As part of the agreement, Hanford adopted an ordinance that provides a process for people with disabilities to apply for exceptions to the city’s zoning and land use requirements when such exceptions may be necessary to afford equal access to housing. The agreement also makes clear that people with disabilities and group homes for people with disabilities need not seek permission from the city to continue their operations when acting in accordance with applicable zoning, licensing, and land use laws.

The case was referred to the Justice Department by the Department of Housing and Urban Development.

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In a benchmark case for fair housing compliance, the former owner, current owner, and manager of The Summit at Newforest (now Newforest Estates Retirement Community) in San Antonio, Texas, agreed to settle a lawsuit brought by the Department under the Fair Housing Act. Newforest Estates is an independent living retirement community with individual apartment units and common areas, including common dining facilities. Retirement communities like this are subject to the Fair Housing Act, which specifically prohibits placing terms and conditions of tenancy on residents with disabilities that are not placed on other residents.

In its suit, the Department alleged that the former owner and manager of Newforest Estates threatened to evict, and did evict, residents with disabilities (1) if they were unable to walk without the assistance of others, (2) if they used too many hours of assistive services, or (3) if they were unable to evacuate the premises by themselves in case of an emergency. The Department also alleged that they illegally conducted health assessments of residents and steered current and prospective tenants with disabilities to assisted living facilities. Finally, the Department alleged that the current owner continued using leases that reflected the discriminatory practices of its predecessor when it took ownership of the development in June 2003 and, further, developed new leases that required residents to pledge that their physical and mental health was suitable for independent living.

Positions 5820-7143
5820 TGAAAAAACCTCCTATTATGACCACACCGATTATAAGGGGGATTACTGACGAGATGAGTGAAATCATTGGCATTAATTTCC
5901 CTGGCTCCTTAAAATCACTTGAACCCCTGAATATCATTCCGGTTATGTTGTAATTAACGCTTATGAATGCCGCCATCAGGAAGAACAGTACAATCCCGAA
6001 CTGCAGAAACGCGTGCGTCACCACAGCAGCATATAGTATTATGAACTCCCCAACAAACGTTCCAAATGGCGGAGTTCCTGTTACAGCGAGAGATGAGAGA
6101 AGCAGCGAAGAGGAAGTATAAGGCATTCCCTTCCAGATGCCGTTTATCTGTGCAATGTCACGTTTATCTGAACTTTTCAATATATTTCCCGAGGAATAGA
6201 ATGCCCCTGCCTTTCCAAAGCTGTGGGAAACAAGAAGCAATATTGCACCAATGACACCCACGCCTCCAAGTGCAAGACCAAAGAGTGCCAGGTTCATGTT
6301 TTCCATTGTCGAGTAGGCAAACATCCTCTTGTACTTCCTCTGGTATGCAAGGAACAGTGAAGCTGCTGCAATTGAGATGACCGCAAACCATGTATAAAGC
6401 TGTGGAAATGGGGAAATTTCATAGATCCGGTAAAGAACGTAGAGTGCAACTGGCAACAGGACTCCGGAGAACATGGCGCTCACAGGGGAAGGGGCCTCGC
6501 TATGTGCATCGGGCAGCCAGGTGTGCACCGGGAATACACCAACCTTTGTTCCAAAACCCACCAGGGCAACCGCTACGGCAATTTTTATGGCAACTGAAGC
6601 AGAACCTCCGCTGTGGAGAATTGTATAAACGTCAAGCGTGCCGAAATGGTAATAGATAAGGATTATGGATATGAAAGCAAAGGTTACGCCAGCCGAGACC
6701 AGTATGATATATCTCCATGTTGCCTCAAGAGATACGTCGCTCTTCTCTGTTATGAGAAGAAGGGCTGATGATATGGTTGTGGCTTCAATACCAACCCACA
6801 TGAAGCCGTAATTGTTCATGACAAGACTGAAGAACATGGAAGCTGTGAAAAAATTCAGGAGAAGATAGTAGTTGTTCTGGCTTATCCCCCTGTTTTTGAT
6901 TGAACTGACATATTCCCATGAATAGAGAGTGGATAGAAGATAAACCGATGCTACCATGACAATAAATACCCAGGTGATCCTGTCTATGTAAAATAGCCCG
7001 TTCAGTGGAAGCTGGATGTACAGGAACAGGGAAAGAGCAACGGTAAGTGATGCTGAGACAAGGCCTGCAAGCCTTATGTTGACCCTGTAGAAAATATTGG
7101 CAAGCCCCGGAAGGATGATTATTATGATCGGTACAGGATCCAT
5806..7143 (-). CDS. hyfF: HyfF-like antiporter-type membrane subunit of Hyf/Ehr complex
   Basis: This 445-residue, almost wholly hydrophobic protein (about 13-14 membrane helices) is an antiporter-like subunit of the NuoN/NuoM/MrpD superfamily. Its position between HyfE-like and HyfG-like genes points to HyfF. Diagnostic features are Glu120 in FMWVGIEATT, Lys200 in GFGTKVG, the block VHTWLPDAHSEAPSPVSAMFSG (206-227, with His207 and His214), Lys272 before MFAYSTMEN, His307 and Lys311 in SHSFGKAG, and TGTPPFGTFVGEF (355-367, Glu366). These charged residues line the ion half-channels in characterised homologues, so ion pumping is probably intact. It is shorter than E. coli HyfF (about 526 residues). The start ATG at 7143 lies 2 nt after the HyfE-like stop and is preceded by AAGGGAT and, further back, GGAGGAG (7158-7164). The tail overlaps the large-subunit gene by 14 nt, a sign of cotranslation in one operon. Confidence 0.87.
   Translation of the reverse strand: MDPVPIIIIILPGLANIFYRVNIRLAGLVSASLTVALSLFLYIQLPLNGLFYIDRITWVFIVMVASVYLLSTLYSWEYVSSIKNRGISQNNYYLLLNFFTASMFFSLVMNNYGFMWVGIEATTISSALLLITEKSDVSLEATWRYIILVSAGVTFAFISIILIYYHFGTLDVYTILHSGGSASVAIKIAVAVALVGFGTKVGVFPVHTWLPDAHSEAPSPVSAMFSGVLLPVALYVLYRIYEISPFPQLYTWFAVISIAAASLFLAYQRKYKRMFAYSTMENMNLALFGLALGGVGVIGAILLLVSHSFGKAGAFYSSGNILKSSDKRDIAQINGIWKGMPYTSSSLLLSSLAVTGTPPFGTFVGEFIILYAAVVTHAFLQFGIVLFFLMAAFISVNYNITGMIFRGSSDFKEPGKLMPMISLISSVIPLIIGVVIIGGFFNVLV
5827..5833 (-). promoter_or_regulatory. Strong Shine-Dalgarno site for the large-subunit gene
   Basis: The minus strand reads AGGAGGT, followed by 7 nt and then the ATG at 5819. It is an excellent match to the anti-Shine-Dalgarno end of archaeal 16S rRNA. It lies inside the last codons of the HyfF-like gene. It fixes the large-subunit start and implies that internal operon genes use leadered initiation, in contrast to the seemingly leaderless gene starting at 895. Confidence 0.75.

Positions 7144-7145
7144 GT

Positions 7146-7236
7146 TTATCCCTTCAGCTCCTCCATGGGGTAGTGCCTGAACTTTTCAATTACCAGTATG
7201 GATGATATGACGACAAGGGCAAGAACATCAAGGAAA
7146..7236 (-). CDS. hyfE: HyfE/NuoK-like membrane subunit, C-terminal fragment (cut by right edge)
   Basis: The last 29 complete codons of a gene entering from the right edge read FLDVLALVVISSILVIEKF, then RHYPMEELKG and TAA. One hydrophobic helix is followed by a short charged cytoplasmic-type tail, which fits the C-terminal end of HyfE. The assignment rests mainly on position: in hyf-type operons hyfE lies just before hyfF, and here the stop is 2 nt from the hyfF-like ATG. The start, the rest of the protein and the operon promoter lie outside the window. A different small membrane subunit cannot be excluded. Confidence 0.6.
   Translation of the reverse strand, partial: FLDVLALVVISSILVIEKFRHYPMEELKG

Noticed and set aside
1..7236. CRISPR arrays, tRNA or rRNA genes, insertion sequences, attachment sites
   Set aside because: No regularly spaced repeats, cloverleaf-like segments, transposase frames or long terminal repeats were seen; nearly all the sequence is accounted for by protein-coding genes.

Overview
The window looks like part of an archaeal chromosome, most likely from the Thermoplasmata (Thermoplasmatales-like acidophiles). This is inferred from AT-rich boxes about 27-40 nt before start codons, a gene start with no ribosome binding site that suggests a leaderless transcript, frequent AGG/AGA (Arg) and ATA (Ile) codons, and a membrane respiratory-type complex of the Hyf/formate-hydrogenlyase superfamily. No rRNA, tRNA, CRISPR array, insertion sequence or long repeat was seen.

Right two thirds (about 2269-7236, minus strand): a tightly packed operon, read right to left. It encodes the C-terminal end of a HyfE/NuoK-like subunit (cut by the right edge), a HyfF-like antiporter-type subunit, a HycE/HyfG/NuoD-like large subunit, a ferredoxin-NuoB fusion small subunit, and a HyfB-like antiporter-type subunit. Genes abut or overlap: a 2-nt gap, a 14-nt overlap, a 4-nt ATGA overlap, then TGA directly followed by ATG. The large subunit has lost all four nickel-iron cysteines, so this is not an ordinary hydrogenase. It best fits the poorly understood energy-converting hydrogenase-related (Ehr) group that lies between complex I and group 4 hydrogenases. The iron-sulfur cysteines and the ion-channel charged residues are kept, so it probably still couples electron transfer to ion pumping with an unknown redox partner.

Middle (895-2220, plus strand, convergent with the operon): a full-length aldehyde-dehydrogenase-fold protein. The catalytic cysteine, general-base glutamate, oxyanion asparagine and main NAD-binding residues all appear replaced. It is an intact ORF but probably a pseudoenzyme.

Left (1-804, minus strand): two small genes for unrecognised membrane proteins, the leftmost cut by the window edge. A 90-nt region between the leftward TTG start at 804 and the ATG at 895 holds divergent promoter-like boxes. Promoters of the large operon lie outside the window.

Under the settlement agreement, the current owner will adopt and implement nondiscriminatory rental standards and tenant rules and will replace leases containing discriminatory policies. The former owner and the management company will pay $420,000 in damages and penalties, including $260,000 in damages to six former and current residents, $50,000 in civil penalties to the United States, and $110,000 for a settlement fund to compensate any additional victims not yet identified. They will also pay $200,000 to settle a related private suit initiated by the Fair Housing Council of Greater San Antonio and two former residents of Newforest.

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The Justice Department has recently resolved two important fair housing cases, one of which was the largest accessible housing case in the Department’s history. The other represented the Department’s first action in Delaware to enforce the accessibility requirements of the Fair Housing Act.